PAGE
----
By suppertime we were safely anchored in Biscayne Bay near the Miami Beach Mt. Sinai Hospital.  Our friends on Dot’s Way were anchored nearby as well as a large motor yacht, Rockstar.  Whew.  We had cleared the first big hurdle of our journey.

Next, we needed to fix a couple of things that had raised their heads on the way down.  First up was the inflatable dinghy and its new outboard motor.  When going fast on a plane, the outboard propeller would suck air, the engine would speed up, and the dinghy would slow down.  That cycle would be repeated over and over.  Calls to the shop that sold us the engine and to the dinghy manufacturer gave us three possible fixes.  We could saw a notch in the dinghy transom to lower the engine thus putting the propeller deeper in the water.  We could pump up the inflatable dinghy really, really hard thinking that the heavier new engine needed a harder dinghy to support its weight.  Or, we could buy a pair of hydrofoil fins and bolt them to the engine anti-cavitation plate to make the plate bigger and keep air from being sucked into the propeller.  Cutting the dinghy transom just seemed too drastic.  Pumping the dinghy up hard seemed easy at first, but the foot pump was in the bottom of the port cockpit locker and too hard (?) for Bill to bother to dig out.  Buying hydrofoil fins and bolting them to the engine appealed to Bill.  He could buy them at West Marine, and he never passes up a chance to go shopping at West Marine.  Off we went on the MetroBus, MetroMover, and finally MetroRail.  Bill got to visit his favorite store (and buy a few things he didn’t need), and I (that is we) had a nice lunch at a Coconut Grove restaurant.  Back at the boat, pumping up the dinghy fixed the problem, and later attaching the hydrofoil fins to the outboard helped the dinghy get up on a plane faster.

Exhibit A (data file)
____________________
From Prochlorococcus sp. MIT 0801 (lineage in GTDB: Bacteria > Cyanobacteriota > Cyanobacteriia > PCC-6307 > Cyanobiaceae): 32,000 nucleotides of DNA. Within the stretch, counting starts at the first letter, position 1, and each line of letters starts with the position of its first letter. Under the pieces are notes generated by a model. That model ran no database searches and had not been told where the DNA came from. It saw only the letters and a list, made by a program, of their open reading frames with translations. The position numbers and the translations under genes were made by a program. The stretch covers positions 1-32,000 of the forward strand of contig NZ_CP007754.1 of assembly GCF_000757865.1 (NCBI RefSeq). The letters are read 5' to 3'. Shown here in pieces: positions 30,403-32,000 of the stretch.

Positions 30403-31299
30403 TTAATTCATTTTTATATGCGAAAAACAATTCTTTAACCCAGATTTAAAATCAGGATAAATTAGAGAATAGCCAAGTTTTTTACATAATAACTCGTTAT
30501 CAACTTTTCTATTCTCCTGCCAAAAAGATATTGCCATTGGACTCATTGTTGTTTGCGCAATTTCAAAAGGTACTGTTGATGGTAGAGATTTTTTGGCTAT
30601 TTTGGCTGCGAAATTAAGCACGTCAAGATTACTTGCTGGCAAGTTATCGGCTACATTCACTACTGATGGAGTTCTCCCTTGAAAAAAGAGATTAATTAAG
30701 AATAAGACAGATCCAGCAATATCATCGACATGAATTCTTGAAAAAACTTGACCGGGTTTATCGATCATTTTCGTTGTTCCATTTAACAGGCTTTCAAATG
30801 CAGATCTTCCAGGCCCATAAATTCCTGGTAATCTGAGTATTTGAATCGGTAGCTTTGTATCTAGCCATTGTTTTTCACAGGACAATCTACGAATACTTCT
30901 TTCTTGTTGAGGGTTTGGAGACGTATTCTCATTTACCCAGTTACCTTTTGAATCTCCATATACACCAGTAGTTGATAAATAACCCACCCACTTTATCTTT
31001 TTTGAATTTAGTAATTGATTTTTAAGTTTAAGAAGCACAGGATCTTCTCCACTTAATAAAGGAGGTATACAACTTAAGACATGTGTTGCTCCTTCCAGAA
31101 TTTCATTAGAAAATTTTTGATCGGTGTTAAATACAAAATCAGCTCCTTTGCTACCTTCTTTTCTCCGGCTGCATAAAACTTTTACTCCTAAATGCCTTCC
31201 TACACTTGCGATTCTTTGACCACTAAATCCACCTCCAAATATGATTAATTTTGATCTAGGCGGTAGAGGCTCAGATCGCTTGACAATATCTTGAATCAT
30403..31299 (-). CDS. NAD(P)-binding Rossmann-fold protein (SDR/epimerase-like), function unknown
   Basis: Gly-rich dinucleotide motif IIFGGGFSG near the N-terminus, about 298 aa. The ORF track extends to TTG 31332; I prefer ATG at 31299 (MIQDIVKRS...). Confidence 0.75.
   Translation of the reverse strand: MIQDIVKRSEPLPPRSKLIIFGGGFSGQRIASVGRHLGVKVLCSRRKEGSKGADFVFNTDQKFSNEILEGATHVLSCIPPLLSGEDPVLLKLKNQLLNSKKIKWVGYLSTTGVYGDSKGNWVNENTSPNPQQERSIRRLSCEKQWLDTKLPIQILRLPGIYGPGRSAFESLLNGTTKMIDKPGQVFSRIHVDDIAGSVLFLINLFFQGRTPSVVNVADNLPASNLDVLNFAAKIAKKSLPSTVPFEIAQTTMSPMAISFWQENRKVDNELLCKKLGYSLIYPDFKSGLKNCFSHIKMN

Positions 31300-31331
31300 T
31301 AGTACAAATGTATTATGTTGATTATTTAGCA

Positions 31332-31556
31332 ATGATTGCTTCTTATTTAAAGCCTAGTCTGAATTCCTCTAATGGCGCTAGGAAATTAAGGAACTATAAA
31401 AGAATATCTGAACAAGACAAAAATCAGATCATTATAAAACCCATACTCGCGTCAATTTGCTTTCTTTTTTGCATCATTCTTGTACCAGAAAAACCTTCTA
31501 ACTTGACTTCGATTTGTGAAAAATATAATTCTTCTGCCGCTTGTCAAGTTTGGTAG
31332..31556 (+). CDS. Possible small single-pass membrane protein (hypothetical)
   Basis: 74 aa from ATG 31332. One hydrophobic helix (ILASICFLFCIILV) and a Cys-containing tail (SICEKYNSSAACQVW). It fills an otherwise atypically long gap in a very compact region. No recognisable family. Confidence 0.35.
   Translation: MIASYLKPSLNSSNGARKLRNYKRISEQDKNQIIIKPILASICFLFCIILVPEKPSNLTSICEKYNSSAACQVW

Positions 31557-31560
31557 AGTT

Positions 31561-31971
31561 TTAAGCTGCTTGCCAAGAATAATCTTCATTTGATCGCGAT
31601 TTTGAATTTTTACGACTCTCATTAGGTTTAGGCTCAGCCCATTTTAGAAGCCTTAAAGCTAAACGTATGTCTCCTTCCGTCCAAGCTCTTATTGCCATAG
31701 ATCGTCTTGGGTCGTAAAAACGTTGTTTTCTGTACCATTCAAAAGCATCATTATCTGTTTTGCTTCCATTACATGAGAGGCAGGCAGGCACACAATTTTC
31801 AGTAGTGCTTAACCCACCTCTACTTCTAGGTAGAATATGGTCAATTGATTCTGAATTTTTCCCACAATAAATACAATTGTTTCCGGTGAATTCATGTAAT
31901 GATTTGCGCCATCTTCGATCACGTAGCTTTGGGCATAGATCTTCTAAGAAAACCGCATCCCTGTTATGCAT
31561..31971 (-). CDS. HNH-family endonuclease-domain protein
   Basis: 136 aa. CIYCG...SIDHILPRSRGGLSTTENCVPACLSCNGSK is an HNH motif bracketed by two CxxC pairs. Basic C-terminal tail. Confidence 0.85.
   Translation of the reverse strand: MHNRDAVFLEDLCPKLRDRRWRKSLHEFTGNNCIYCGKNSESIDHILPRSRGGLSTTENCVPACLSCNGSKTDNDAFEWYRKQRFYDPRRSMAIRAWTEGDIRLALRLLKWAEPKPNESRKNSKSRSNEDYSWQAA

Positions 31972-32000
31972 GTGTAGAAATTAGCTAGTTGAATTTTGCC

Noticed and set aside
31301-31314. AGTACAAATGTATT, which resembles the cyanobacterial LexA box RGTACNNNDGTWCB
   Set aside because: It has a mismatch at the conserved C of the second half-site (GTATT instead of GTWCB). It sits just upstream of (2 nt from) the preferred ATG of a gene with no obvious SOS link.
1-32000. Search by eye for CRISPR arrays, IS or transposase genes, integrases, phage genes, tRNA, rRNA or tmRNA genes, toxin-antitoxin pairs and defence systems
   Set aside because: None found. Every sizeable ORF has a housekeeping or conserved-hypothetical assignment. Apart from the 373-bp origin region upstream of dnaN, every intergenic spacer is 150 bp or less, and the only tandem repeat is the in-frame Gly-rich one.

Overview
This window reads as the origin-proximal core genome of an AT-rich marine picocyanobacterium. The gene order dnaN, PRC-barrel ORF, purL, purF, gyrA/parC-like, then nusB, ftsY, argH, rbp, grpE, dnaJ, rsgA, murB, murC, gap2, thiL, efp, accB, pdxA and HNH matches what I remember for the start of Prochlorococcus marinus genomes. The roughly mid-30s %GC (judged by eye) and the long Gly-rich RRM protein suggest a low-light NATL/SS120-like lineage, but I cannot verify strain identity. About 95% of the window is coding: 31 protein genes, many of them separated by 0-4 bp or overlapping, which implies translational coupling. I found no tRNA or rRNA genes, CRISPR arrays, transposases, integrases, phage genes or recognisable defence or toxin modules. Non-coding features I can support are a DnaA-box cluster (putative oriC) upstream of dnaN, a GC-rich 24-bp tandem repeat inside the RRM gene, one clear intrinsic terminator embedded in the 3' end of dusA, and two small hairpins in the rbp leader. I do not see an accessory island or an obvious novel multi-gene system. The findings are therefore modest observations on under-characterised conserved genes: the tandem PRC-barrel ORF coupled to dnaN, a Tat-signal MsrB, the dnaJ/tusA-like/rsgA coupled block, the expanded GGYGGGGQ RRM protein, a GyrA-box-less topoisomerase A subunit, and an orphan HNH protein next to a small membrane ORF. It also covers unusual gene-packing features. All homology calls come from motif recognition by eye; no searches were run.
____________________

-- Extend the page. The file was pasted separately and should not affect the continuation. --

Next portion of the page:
Our second problem was the VHF radio.  On the boat the VHF is like the telephone.  We use it daily, not only to talk to other boats, listen to the weather forecasts, and call marinas, but we also use it like an old party line telephone to listen in on our neighbor’s conversations.  That’s really important, right?  Anyway, last year we were disappointed in the radio’s range, so in the fall during our annual haul out, Bill had the cable to the antenna replaced.  That made things worse, not better.  He suspected the yard had done a poor job of soldering the connectors on the ends of the wire.  He wanted to solder the connectors himself.  There are four of them; one at the radio, two at the bottom of the mast, and a final one at the very top of the mast.  Bill bought a super-duper, hotter-than-hot soldering gun for the job and did the first three by himself.  Now, the last one; that one was a problem.  It was at the top of the mast, almost 50 feet in the air, and I had to pull Bill, his tools, and an extension cord up there.  Yuck.  Well, I did it.  Bill re-soldered the connector.  The radio became much better.

After supper Saturday night Bill was washing the dishes, and we were running the engine to cool the frig and charge the batteries.  Bill said, “I smell something burning.”  Living in a plastic and wood boat with 50 gallons of diesel oil, five gallons of gasoline, and 40 pounds of propane, that was not what I wanted to hear.  Both of us immediately began looking for the fire.  It turned out that the electric clutch on the refrigeration compressor that is mounted on the engine had shorted out and burned up.  A fuse blew and stopped the smoke, but we no longer had our best way of keeping the freezer and refrigerator cold.  We could still run the engine with its alternator to make 12v electricity, change the 12v into 125v with our inverter, and use that electricity to run the much smaller cooling system that we use when we have normal electricity in marinas.